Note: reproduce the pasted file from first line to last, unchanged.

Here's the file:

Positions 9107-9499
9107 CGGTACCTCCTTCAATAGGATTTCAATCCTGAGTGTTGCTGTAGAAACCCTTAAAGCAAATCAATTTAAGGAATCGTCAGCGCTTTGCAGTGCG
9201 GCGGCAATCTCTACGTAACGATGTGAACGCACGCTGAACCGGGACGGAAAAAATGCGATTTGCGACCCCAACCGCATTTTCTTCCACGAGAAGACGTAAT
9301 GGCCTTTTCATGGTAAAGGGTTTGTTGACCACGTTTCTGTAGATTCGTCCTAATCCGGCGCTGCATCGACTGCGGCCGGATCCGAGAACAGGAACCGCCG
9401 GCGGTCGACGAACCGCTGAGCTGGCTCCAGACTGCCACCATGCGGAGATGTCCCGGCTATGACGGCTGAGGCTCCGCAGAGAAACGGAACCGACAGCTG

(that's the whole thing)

Positions 9107-9499
9107 CGGTACCTCCTTCAATAGGATTTCAATCCTGAGTGTTGCTGTAGAAACCCTTAAAGCAAATCAATTTAAGGAATCGTCAGCGCTTTGCAGTGCG
9201 GCGGCAATCTCTACGTAACGATGTGAACGCACGCTGAACCGGGACGGAAAAAATGCGATTTGCGACCCCAACCGCATTTTCTTCCACGAGAAGACGTAAT
9301 GGCCTTTTCATGGTAAAGGGTTTGTTGACCACGTTTCTGTAGATTCGTCCTAATCCGGCGCTGCATCGACTGCGGCCGGATCCGAGAACAGGAACCGCCG
9401 GCGGTCGACGAACCGCTGAGCTGGCTCCAGACTGCCACCATGCGGAGATGTCCCGGCTATGACGGCTGAGGCTCCGCAGAGAAACGGAACCGACAGCTG